Women: stop getting yourselves sexually harassed!

sexual-harassmentWhen I saw the following headline, I thought I had accidentally stumbled onto The Onion website:

Formal complaints over sexism should be last resort for women:  The negative impact of formal reporting outweighs any benefits, writes a lawyer. Instead, define your boundaries early on.

But no, I was on The Guardian’s website, in a section called “Women in Leadership,” no less. Since Women in Leadership defines itself as  a “community” which “discuss[es] the lack of women at the top and what we can do to change this,” I was sure that the op-ed they posted on Tuesday wasn’t as sexist and ridiculous as it seemed. So, I read the whole thing, waiting for the moment when the author would reveal that she was being sarcastic and satirical in saying, basically, don’t complain about sexism, just stop doing things that provoke men to treat you in a sexist way, you dumb cow! But that moment never came.

The Op-ed’s author, UK lawyer Vanessa James, is right to point out that the legal protections granted in theory to women do not necessarily shield women from sexual harassment or from repraisals against them for complaining about said discrimination. Yet her take-away is reactionary and stunning: since you can get in trouble for filing a greivance about sexual harassment, don’t do it. Instead, make sure you’re not sexually harassed. How do women get themselves sexually harassed, you ask? A few ways.

  • “Some women find themselves engaging in behaviour that they may not be comfortable with to make them ‘popular’ at work. There are women who want to engage in banter and other stereotypical’male behaviour such as colourful language.”
  • “a female employee who instigates sexist jokes has demonstrated to others that she enjoys risqué banter and so once that boundary is broken down she has to be comfortable with that behaviour in her working relationships.”
  • “If you do not define your own boundaries then you cannot expect others to be able to either. A great example is the ‘lap dancing club with male clients’ analogy. If a women is genuinely comfortable with entering the club then fine, but it is painful to hear a female college say she found the experience ‘liberating’ when she in fact did not. Colleagues will make judgments on her boundaries for having attended.”

To her credit, James acknowledges that it’s “unfair that women have to think so deeply about these issues and analyse themselves when it is the men (and occasionally other women) who exhibit misogynistic behaviour.” But ultimately, James concludes, it’s up to women to stop men from harassing us: “However, it is the reality of our society that these issues exist. If you are a woman seeking career progression and success, it is more important that you do what you can to avoid having to present a formal grievance, or at least know that when you do you are clear that the behaviour was outside your boundaries.”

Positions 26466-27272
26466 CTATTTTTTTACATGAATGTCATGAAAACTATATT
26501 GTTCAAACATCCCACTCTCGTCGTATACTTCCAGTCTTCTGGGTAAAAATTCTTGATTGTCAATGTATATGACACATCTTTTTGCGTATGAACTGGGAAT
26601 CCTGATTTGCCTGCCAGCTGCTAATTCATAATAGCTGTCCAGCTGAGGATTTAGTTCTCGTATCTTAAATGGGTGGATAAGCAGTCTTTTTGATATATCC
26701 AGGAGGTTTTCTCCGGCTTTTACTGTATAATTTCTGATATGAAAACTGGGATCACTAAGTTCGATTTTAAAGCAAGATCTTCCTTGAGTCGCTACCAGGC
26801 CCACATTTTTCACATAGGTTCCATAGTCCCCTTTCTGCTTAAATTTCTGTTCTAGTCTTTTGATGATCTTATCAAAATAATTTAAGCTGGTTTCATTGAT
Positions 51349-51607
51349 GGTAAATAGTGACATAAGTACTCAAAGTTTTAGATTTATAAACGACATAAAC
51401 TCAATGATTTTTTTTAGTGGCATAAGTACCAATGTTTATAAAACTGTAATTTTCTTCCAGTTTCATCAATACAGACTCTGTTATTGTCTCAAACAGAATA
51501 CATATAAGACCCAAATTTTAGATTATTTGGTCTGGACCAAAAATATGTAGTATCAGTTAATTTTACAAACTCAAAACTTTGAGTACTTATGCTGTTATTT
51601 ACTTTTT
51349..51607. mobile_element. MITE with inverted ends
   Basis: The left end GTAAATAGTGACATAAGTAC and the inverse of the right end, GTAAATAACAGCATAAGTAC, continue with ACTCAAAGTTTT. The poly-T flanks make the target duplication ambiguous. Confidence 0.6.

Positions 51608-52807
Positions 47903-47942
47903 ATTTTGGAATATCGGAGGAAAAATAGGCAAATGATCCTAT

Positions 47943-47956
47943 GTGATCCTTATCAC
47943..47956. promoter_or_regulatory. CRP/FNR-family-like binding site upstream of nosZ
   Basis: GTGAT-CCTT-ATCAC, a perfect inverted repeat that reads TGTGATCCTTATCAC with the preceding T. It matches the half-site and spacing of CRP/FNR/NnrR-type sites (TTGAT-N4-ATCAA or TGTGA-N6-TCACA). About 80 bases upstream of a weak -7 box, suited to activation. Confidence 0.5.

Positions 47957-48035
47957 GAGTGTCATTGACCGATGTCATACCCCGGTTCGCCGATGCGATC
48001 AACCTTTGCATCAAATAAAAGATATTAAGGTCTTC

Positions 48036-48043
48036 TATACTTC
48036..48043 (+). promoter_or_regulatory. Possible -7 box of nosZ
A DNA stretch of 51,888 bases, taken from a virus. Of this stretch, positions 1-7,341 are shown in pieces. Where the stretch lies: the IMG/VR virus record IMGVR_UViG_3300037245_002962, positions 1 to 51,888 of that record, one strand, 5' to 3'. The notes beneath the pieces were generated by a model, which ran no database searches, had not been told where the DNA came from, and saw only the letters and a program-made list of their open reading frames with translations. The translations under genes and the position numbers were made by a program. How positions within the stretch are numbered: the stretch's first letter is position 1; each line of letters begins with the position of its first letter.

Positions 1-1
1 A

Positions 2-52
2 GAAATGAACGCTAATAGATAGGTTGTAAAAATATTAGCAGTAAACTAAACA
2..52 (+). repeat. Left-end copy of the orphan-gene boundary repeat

One of my favorite parts of James’s retro-chic argument is the idea that mysoginists who sexually harass women have any regard or awareness  whatsoever for the boundaries women establish. I guess I’ve never met this more emo, touchy feely (in both senses) sexual harasser.  Does he, for instance, think about a woman’s boundaries before he decides to tell her what nice breasts she has? Does he ask himself “will she be OK with my telling her that if she wants a raise she’ll need to felate me. Is that within her boundaries? I’m trying to remember if she ever told me a dirty joke. Because if she did, she’s totally down.” Does he play Ani di Franco and Dar Williams spotify playlists as he engages in the sexual harassment he has so considerately contemplated?

The great news is that this advice works for rape-avoidance too!
Given that rape survivors often face humiliation, intimidation, disbelief, and hostility from law enforcement and the criminal justice system in general, is the solution not to report rape? Should women just focus on setting boundaries that prevent their rapes in the first place? Does that mean no dirty jokes, no flirting, no short skirts, no leaving the house? This seems like the logical conclusion. In all seriousness, the advice James doles out isn’t that surprising, given the nature of her work. The Guardian just says she’s a lawyer at SA Law. But if you look at her website, she boasts  that she has successfully defended corporations from being sued for discriminating  and bullying against workers based on their gender, sexual-orientation, disabilities, and race. So, I guess it makes sense that a woman who makes her living defending employers who are accused of pay discrimination, abuse, and prejudice, wouldn’t have the best advice for women.  Well, that’s not entirely fair. I’m sure she’s an equal opportunity offender, whose advice for LGBTI people, people of color, and people with disabilities is just as sound.